I take them into the sitting room.
'I'm going to ask you a few questions while the rest of the men take a look upstairs.'
By this point I'm practically incoherent. It's like porn for middle aged women. There is so much hair twirling that I have a head full of ringlets and I'm poised on the sofa expectantly, bodice heaving, smiling like it's an Olympic sport even as the voice in my head, momentarily freed from talking me off the ledge of the empty void of nestlessness, is berating me for being a tart.
'I wasn't expecting three of you.' I gush.
'We've got the engine outside.' He says. And sure enough, through the shutters I see a ruddy big red fire engine. The entire fire fighting capabilities of Kensington and Chelsea are immobilized because I'm scared of matches.
I hear the tramp of heavy boots upstairs. For once I find it reassuring. Firegod asks me questions which he reads from a sheet.
'Do I use the fireplace?' There are three months of ashes piled up in the grate. I nod.
'Do I smoke?' I shake my head, no. I would say that my daughter does but words will not form.
'Do you use candles?'
I gesture around the room.
It's like a shrine to tallow.
There are three candelabra on the map chest. Two on the silver chest of drawers. Several individual candlesticks are dotted around other surfaces. including ten tea light holders and 18 pillar candles in tall glass tubes. I could be about to hold a black mass.
'Yes. That's just like my wife. She loves candles.' Damn, he has a wife. Of course he has a wife. My smile fades to Commonwealth Championship wattage.
He lectures me on the importance of making sure my candles and fires are properly extinguished. I could just say 'wife' to them. That would put a dampener on any flames still left burning.
The Firegod attendants return. 'Everything is alright upstairs,' They say. I hope I made my bed that morning. 'We've installed two fire alarms.' They add and Firegod tells me how they work.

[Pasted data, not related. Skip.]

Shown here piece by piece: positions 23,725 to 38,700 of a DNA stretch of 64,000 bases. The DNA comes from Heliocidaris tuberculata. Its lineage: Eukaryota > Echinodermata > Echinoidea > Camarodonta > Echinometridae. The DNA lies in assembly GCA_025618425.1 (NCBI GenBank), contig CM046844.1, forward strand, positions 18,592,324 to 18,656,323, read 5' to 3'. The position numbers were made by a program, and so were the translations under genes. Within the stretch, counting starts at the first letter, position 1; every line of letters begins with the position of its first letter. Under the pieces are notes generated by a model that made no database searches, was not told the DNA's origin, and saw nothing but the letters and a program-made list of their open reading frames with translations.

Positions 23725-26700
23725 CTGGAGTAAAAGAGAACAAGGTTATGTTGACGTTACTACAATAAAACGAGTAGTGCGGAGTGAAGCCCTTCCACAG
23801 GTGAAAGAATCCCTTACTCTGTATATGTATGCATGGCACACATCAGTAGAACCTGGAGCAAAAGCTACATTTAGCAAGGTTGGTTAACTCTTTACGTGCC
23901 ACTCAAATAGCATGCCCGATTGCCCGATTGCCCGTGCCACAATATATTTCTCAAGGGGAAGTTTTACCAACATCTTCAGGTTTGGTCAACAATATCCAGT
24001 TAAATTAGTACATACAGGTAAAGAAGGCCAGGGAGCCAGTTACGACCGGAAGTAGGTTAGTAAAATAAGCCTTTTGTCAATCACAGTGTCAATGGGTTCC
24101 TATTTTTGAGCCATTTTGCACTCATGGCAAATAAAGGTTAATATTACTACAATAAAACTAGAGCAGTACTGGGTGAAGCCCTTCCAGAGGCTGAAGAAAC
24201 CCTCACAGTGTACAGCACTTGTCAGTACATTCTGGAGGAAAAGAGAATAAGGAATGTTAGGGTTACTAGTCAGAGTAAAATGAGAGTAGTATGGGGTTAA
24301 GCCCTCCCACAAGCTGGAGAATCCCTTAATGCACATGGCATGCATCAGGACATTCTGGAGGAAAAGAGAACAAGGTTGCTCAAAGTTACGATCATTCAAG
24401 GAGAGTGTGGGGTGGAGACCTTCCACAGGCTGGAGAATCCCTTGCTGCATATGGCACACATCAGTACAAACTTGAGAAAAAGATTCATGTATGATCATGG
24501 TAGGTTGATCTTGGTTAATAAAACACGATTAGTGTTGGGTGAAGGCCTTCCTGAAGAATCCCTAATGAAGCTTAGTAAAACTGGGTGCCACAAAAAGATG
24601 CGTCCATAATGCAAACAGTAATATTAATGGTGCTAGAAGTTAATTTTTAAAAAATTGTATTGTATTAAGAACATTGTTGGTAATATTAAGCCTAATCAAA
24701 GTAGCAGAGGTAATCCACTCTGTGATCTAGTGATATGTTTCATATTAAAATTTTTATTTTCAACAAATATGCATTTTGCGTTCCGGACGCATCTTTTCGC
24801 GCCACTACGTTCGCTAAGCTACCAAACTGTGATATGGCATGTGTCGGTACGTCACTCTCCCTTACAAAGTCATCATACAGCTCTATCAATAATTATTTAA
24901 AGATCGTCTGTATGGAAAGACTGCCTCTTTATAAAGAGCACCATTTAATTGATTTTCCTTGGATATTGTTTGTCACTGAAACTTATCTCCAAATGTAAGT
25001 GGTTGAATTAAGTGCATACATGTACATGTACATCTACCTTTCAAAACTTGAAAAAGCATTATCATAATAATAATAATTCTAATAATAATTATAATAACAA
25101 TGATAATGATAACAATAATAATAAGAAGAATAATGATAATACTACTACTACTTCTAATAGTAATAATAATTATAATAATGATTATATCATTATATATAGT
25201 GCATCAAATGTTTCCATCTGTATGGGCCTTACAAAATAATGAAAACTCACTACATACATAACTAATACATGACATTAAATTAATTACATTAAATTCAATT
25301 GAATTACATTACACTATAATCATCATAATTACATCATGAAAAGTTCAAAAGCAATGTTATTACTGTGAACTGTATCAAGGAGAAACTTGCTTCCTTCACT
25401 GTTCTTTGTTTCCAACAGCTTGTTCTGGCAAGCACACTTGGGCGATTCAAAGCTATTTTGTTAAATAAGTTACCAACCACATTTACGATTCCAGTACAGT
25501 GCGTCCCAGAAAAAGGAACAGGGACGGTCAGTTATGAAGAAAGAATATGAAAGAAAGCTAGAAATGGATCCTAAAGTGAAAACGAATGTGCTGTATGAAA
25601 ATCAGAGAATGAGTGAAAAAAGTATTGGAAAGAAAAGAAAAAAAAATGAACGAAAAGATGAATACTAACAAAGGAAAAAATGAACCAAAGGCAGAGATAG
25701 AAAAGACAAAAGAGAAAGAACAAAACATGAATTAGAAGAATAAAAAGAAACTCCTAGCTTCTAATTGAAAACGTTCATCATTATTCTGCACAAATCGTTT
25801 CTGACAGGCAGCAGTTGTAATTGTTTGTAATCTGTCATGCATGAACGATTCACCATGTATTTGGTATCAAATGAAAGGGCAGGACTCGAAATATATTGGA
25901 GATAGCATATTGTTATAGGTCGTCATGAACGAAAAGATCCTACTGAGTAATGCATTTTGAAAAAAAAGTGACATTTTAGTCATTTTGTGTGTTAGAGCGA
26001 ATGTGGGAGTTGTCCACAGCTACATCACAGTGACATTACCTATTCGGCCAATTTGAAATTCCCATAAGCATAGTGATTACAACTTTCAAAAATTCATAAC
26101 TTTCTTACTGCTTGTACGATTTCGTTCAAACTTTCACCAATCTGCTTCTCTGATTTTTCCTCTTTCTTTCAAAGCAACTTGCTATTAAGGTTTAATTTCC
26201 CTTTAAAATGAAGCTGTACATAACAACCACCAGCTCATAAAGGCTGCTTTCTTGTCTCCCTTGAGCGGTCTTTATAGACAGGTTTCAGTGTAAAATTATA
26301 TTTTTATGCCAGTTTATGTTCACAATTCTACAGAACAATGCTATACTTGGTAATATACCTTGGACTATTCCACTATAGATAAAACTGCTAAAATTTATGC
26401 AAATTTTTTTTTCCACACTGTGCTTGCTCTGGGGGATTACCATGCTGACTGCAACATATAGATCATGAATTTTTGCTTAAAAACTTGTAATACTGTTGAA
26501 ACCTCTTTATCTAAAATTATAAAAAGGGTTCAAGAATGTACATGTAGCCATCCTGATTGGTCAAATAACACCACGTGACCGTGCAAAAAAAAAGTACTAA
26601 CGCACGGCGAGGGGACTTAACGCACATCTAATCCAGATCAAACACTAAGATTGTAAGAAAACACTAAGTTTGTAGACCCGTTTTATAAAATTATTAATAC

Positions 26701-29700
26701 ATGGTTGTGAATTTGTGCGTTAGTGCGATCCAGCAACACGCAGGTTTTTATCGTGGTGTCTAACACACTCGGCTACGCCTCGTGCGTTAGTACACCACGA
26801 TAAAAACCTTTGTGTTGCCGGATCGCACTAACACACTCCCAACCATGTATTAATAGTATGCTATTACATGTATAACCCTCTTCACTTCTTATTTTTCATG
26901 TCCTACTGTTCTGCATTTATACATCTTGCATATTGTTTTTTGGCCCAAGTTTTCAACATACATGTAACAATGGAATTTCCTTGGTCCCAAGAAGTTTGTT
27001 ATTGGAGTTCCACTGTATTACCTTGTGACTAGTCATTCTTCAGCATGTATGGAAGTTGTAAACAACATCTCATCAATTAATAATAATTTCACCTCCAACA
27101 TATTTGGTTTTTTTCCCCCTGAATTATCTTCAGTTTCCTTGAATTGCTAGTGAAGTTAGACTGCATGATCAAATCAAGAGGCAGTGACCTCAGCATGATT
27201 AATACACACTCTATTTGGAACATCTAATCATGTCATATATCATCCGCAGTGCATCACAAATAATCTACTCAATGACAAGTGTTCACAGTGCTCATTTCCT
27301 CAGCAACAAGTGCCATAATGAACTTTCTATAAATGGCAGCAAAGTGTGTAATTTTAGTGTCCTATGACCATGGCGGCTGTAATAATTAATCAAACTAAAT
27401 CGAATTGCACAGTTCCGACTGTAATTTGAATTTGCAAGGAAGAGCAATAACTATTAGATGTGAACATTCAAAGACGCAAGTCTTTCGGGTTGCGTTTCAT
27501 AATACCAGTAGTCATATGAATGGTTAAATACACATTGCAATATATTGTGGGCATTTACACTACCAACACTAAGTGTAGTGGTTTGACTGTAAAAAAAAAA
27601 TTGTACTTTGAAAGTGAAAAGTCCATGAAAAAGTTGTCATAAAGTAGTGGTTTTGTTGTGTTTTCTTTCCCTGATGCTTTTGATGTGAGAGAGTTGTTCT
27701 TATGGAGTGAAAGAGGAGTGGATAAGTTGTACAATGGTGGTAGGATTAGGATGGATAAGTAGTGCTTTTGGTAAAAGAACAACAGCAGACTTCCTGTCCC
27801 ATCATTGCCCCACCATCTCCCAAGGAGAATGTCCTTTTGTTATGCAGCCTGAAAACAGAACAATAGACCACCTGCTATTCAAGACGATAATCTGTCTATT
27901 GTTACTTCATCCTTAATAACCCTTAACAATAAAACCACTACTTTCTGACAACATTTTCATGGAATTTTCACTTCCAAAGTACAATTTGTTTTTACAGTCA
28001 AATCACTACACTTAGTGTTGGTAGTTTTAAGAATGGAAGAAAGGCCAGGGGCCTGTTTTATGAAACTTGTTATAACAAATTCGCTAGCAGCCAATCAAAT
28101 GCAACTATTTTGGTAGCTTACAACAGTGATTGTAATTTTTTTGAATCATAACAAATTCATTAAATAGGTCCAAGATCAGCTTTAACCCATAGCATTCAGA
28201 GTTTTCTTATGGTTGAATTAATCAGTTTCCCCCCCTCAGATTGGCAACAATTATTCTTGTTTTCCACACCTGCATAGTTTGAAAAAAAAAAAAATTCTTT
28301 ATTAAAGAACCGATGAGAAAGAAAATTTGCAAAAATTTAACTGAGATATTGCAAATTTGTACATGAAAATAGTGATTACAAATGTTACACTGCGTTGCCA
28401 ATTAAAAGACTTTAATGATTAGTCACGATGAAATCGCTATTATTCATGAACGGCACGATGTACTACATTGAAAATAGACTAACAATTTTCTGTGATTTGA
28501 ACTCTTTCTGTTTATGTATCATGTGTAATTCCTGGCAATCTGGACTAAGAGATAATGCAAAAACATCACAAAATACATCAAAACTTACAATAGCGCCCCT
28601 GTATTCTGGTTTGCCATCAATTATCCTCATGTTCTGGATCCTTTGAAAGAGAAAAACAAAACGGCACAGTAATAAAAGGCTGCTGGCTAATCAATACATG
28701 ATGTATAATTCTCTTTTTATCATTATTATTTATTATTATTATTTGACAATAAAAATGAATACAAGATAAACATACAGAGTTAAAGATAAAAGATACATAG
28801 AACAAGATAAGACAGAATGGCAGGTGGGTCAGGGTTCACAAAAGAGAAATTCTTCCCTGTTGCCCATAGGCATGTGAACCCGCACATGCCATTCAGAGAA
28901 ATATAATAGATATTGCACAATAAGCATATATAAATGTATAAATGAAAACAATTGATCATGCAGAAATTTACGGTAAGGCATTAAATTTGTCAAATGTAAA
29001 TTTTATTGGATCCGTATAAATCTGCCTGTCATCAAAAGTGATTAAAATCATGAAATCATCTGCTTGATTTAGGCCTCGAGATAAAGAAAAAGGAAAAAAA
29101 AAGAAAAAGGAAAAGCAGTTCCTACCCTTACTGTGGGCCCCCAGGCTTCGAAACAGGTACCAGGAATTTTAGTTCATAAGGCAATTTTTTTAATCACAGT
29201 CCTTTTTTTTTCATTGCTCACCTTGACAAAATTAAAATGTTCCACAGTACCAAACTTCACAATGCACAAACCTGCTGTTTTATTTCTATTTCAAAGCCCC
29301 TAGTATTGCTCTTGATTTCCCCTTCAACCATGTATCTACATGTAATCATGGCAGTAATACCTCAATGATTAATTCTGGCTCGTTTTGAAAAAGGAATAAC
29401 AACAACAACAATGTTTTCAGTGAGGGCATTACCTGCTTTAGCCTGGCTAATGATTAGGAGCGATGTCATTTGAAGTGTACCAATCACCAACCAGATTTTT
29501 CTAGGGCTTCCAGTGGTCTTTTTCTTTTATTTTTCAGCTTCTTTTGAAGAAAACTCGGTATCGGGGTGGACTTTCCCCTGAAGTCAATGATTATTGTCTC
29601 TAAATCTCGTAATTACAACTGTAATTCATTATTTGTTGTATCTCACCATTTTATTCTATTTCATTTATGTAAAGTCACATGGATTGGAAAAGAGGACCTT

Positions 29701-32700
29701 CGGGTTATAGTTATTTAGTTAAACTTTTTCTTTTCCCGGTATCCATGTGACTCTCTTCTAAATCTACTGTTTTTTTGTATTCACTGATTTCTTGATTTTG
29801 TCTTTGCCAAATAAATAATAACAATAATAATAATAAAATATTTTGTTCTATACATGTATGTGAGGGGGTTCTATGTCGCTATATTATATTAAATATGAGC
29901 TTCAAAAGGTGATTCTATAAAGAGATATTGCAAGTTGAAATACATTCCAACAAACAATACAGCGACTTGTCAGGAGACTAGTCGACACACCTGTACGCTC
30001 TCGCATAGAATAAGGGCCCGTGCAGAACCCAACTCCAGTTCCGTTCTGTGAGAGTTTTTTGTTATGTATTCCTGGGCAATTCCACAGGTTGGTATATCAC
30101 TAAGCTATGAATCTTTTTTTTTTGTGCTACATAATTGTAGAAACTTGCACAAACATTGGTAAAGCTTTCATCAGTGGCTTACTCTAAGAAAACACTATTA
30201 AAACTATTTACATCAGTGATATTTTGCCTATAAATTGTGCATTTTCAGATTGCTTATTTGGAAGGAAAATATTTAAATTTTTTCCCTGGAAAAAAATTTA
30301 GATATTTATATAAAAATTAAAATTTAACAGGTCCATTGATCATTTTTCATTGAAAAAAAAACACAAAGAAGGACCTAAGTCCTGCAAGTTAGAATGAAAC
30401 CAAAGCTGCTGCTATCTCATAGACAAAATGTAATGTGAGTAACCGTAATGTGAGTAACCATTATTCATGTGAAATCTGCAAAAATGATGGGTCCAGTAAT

'But really, the reason I wanted some advice was on how to get out of the upstairs bedroom if there's a fire. I was thinking of buying a ladder that you chuck out the window.'
They laugh in unison. I hope it's not because of the picture of me going out the window bum first, and the slim possibility of my wide posterior actually fitting through the even slimmer window.
'Don't bother. You'd be wasting your money.' Says Firegod. 'The fire alarms we installed are very sensitive.'
‘ But if there's a fire on the stairs I can't get out. All the fire alarm is doing is alerting me to my impending death.' I'm aware I sound like a pathetic spinster. The sort that calls out the emergency services because she can't get the lid off the jam jar.
'Put a blanket round the door and call 999 - we'll come and get you.' Says the dusky Mark Ruffalo look-alike with thighs like small family sedans.
My heard goes clang.
'We're only down the road. We'll be here in five minutes and we'll get you out. Don't worry. We won't leave you. We'll search for you. Just tell us when you call in that you're on the second floor and we'll be here.'
My heart goes clang, clang, clang, clang, and I realise I haven't taken a breath for what feels like ten minutes.
I’m so overwhelmed with the picture of Mark Ruffalo appearing on an extending ladder outside my bedroom window and rescuing me, that I almost feel like setting the fire myself.
Eventually, like all good things, the firemen come to an end, and they leave only an impression of two large butt cheeks on my sofa and a few footprint outlines on the pelt of my bedroom carpet as proof that they were actually here.
Two days later the fire alarm that they installed on the hall ceiling falls down on the stairs and smashes into several plastic pieces.
I don't know if this constitutes a 999 emergency but it could be worth a try.